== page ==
Re: "Design up to Scratch?"

From: Keith Miller (kbmill@ksu.edu)
Date: Thu May 01 2003 - 17:20:52 EDT

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    > We all agree with design, yet we differ strongly between
    > "pre-planning by a Mind" (PPM) and " inferring occasional form-conferring
    > interventions" (OFCI). (Pardon the hateful acronyms here.) Currently, we
    > have people who have alot of faith in the creative ability of evolution and
    > the RFE of the universe, and thus argue for PPM. Others see great trouble
    > with the FE of the universe and suggest that God "must"/ "may have"
    > (depending on the strength of their feeling towards biblical interpretation,
    > evolution theory, Reverend Moon, etc.) employed OFCI in addition to/ instead
    > of PPM (I don't see an either/ or here). How could we distinguish between
    > the two in a more rigorous fashion? To me, a great way would be to
    > quantitate the probability and causative effectiveness of various laws and
    > creaturely capacities, to determine whether or not OFCI is required. With
    > the appropriate calculations, somewhere along the line a probablistic
    > analysis will reveal the necessity of mindful creative activiy of some sort-
    > either PPM or OFCI.

    One of the major problems here is that we simply cannot calculate the
    probabilities involved, or to give meaning to such probabilities once
    calculated. To do so requires an exhaustive understanding of all relevant
    physical laws and their operation in biological systems. It also assumes
    that we know all the critical processes active not only in the operation of
    existing biological systems but also relevant to their assembly over time.

      Also, the questions concerning how biological systems are assembled is an
    historical one. Biological systems during the course of there history took
    specific directions among the available possibilities open to them. We have
    little understanding of the range and variety of those non-actualized
    possibilities. All this lack of current knowledge make the calculation of
    such probabilities meaningless as a method of eliminating the likelihood of
    specific possible pathways in the history of life.

    Finally, from a creation theology perspective, I believe that all events are
    sustained and upheld by God's providence. Many individuals have suggested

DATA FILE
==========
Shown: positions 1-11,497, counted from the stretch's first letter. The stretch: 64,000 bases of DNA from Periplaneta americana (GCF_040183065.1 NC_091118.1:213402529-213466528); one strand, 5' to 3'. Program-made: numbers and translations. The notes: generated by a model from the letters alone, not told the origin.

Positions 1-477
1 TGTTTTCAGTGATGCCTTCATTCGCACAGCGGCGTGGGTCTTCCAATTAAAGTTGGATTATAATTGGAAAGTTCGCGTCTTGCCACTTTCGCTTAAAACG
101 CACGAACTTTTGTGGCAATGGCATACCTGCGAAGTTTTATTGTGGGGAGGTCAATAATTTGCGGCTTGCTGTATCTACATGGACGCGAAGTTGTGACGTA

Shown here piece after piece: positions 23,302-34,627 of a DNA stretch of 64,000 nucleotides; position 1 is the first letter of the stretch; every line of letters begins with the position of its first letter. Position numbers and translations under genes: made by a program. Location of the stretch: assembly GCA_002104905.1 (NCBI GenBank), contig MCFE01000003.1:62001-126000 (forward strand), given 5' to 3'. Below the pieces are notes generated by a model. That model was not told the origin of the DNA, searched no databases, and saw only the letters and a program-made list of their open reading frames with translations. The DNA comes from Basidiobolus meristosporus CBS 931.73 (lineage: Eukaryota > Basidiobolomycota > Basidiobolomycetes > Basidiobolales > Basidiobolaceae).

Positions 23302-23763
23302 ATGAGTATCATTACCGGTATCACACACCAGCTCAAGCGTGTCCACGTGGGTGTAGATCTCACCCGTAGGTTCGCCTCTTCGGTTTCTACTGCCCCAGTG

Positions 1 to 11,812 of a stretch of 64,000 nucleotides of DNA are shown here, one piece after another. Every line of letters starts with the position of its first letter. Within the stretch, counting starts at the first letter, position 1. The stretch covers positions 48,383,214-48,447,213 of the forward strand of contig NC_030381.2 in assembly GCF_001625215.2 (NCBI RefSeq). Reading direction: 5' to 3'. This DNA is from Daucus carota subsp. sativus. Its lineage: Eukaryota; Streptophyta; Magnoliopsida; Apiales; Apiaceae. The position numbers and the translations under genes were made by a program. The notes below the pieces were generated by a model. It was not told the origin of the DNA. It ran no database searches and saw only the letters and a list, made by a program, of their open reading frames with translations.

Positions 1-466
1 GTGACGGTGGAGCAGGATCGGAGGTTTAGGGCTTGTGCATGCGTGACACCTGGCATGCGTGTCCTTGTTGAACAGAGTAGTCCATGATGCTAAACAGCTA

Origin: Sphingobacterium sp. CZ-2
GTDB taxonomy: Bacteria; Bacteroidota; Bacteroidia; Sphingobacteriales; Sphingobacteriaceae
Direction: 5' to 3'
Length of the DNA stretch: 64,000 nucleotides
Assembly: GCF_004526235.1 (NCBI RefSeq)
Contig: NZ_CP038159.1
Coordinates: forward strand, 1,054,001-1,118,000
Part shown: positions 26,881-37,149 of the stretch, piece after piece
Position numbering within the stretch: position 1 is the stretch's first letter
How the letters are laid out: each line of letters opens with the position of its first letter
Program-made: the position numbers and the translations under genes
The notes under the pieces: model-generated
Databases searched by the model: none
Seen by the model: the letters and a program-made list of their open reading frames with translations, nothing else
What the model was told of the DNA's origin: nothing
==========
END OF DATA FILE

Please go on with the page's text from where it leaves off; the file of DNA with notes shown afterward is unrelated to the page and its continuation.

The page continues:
that God may act in nature in such a way as to actualize specific courses of
    events in nature without intervening in the continuity of cause-and-effect.
    This theological perspective makes it impossible to distinguish divine
    "intervention" from God's providential action by the use of probability.

    In other words, I see the efforts to calculate such probabilities as futile
    and distraction from the central issue of a proper creation theology.

    > This analysis, if done properly could also distinguish
    > between the effectiveness of natural laws operating alone, or the necessity
    > of inquiring into a mask of God for event X. In either case, having such
    > calculations supporting the view will only help the case. Making an
    > argument without quantitative support is simply saying "per my personal
    > judgement, this is the way phenomena X happened." This expresses itself in
    > the argument such as "although it is next to impossible to build a protein
    > that has biological function, God did not help the process because I see
    > evolution as capable," or vice versa. Either way without calculations and
    > rigourous analysis, it all boils down to how good you feel about the
    > functionality and utility of evolutionary processes (in the absence of true
    > knowledge), and people obviously have different feelings. This is my main
    > motivation for "forcing" everything into Dembski's filter.

    But natural processes never "operate alone." That is one of the
    misconceptions generated by the ID argumentation because it implictly
    assumes that something like independent natural law or process exists. From
    a Christian perspective, everything exists and is held in being by God. I
    don't want ID concluding that this event or process was a result of "natural
    processes alone" because their probability calculations have showed that it
    falls below their probability cut off. By doing this they immediate place
    99% of all creaturely action into the category of autonomous processes
    independent of God. But the Bible is clear that it is the everyday stuff of
    our experience that is under God's continuous and providential care. God
    brings the rain and storm, causes the sun to rise and the wind to blow. It
    is God that feeds the lion cubs in their den and knit me together in my
    mother's womb. The argument of ID proponents have the effect of rendering
    all this mere impersonal nature devoid of God's presence and action.

    Keith



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